By Ben Haberman, Counselor and Social Media Specialist & Rebekah Friedman, Communication Coordinator
Guided by the value of Tikkun Olam (repairing the world), each summer our Hevrah campers dedicate their time at camp to learning about social justice and how they can use their Jewish values to make a difference. The pinnacle experience for Hevrah campers is the trip to the California State Capital to lobby for a bill connected to their social action theme. Past Hevrah campers have focused on food insecurity, education reform, or racial injustice, preparing and making speeches to assembly members and state senators. Although this summer those important conversations happened virtually, the impact of Lobby Day was not diminished.
Campers in the Social Justice Yetzirah (major), spent two weeks learning about criminal justice reform along with organizing tactics and tips on how to lobby. As part of the California Religious Action Center’s (RAC-CA) 2021 campaign, they focused on California Assembly Bill 731 which, if passed, would work to seal criminal records for those with completed sentences and help them to more easily re-enter society after serving their time.
To prepare, campers met with Henry Ortiz, an organizer with All of Us or None: a grassroots organization fighting for the rights of incarcerated people, as a way to learn about the experiences of those who are incarcerated. They also met with Rabbi Julie Saxe-Taller from the RAC-CA, to learn about effective communication with elected officials. On Lobby Day, the campers used all that they had learned and the entire eidah (session) Zoomed into a meeting with the Anti-Recidivism Coalition and later joined a call with Assembly Member Rebecca Bauer-Kahan where the campers from the yetzirah presented their arguments in favor of SB 731.
Assembly Member Bauer-Kahan is an alum of URJ Camp Swig and participated in the Hevrah program during her time at camp. This connection to camp created an extra layer significance for the teens who lobbied. On the call, she talked with the whole session and described to them how her Jewish values influenced her decision to run for State Assembly and how she uses Jewish values every day to inform her decisions in a position of political power. She was very receptive of what the campers had to say and commended them on the work they were doing at camp.
Our teens were prepped and led by Liana Friedman. In seeing the campers embark on this journey towards Lobby Day, Liana remarks on the growth that she saw in each of the campers. A passion for justice and a connection to the bill was developed as each camper gained the skills to be effective advocates. She talks about the reactions and emotions that both she and the campers felt in lobbying for the bill, saying “they were nervous, they overcame obstacles, and they got a positive reaction from the assembly member.” All of these things together created a space that allowed them all to grow and develop connections to the bill and lobbying in general.
Zoe Seamon (she/her), one of our campers in the Social Justice Yetzirah, speaks on tangible things that she has taken away from this experience. In particular, she spoke about the experience teaching her peers in the program and her talking to an assembly member. Zoe has led programs virtually for NFTY this year, but she says leading them in person “feels real, and allows you to connect to something bigger” and that she “had heard of lobbying but had never done so before.” In the preparation for Lobby Day, Zoe thinks that the leadership she and the others in the Social Justice Yetzirah exhibited was a large part of the success of their experience in lobbying for a common goal.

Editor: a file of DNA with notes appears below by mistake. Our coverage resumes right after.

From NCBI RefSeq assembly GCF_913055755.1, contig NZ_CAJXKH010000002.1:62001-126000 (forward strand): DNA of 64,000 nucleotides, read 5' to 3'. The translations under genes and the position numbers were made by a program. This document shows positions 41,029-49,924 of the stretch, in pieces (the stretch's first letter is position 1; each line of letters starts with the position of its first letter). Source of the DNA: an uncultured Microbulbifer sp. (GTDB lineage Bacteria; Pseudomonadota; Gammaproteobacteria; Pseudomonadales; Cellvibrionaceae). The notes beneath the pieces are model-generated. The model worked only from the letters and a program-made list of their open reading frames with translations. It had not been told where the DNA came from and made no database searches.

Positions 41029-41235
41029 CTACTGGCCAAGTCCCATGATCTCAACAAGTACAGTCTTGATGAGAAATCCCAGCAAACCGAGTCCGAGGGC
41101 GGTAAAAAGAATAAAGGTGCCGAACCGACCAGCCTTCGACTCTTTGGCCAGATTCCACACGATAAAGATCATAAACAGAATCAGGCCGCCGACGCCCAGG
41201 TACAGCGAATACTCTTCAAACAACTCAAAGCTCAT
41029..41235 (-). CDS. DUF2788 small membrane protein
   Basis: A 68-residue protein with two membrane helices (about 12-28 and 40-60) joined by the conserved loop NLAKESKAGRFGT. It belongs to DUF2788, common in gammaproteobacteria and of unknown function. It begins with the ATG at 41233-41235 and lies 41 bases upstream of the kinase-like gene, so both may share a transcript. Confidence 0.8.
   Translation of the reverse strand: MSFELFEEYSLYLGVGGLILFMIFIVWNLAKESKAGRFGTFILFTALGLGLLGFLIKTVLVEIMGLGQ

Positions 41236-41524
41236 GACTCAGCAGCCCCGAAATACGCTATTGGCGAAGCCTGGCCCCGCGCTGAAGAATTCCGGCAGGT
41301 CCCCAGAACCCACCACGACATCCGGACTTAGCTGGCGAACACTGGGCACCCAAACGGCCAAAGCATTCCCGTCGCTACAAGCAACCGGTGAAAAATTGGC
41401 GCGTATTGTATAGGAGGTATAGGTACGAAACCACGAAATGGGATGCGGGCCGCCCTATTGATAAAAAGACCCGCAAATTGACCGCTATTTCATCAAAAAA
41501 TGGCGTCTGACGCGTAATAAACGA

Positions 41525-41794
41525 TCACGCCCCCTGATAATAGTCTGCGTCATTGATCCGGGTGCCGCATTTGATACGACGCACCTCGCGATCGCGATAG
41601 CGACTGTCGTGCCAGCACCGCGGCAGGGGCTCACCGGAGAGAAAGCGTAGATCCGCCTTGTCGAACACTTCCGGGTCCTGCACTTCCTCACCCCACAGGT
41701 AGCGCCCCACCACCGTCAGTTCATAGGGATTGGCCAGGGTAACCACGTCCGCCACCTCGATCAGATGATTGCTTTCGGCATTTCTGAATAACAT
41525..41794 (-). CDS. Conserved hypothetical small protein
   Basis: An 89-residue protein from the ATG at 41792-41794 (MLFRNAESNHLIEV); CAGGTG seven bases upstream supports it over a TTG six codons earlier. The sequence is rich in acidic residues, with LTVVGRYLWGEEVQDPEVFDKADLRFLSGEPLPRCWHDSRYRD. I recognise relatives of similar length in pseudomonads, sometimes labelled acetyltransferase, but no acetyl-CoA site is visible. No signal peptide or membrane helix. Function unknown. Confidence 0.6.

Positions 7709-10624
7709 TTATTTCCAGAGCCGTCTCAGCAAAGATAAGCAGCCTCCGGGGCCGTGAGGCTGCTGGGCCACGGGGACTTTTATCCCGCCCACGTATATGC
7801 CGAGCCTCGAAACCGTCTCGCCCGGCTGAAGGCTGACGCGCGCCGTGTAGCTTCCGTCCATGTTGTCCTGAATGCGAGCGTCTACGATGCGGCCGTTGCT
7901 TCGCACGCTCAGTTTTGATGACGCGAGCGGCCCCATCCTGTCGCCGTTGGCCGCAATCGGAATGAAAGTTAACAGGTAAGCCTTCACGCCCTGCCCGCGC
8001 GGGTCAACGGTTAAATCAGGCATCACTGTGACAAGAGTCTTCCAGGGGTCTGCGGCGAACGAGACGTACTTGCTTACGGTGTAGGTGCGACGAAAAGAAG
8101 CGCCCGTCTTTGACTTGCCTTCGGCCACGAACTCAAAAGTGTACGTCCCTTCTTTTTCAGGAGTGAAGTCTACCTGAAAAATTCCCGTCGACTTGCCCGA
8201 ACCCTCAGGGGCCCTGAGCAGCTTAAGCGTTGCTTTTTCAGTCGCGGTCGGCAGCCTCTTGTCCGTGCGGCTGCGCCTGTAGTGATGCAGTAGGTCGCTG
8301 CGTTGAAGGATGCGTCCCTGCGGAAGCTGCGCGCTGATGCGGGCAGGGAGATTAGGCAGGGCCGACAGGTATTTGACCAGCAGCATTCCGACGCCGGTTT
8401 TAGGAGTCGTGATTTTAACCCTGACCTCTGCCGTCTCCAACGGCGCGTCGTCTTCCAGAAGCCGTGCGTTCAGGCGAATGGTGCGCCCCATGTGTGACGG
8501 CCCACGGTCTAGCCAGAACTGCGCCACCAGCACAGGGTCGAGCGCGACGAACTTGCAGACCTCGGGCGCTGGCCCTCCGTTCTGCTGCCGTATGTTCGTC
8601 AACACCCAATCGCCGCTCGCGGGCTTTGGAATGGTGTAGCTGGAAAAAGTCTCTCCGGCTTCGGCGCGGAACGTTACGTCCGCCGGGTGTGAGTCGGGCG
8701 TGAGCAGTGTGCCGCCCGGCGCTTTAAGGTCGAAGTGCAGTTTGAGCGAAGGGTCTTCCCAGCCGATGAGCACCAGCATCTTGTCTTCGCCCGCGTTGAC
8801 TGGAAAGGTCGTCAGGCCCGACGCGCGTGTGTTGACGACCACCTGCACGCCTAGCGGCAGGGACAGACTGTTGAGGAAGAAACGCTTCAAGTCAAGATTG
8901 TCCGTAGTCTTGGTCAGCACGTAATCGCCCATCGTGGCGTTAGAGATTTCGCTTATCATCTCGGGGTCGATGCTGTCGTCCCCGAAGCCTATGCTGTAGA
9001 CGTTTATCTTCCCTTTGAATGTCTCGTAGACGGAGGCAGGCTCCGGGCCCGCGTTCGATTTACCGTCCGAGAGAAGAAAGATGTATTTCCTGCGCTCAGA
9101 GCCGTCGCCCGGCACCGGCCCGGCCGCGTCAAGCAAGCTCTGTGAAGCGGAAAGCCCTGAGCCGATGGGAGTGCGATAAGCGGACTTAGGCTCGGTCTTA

Talia Brady (she/her) had no prior experience in lobbying before this summer, but thought it was really fun and impactful. She originally thought SB 731 was a fake bill when Liana first presented it to them and that it was being used as a teaching tool; however, when she was given more information and was told it was a real bill that could actually help people she thought it was really special to lobby at camp, a place that is so special to her. She also speaks of how she didn’t really understand lobbying before this summer, but through working with Liana and the other campers, she developed skills that she could use to lobby in the future whether in a Jewish space or not.
Julia Meltzer (she/her) and Maya Schwartzburg (she/her) talk about conquering the nerves that came with talking to a member of power in the California State Assembly. Maya talks about how it was extremely high stakes since it was not only her first time lobbying, but also her first summer at Camp Newman. She says that the script that she made really helped in reducing her anxiety, and noted how important is was that the assembly member created space for them to share openly. Even though the preparation timeline for Lobby Day was accelerated compared to years past, on the actual day, the positive energy from both her peers and the assembly member brought a sense of accomplishment .
Overall, Lobby Day was a special experience not only for the campers who lobbied, but for the entire session, inspiring campers, who had participated in more art-focused yetzirot during the first half of the summer, to join the Social Justice Yetzirah for the second half of the session. We are so proud of the hard work these teen leaders have put in and look forward to seeing them continue to make the world a better place both at camp and in their own communities.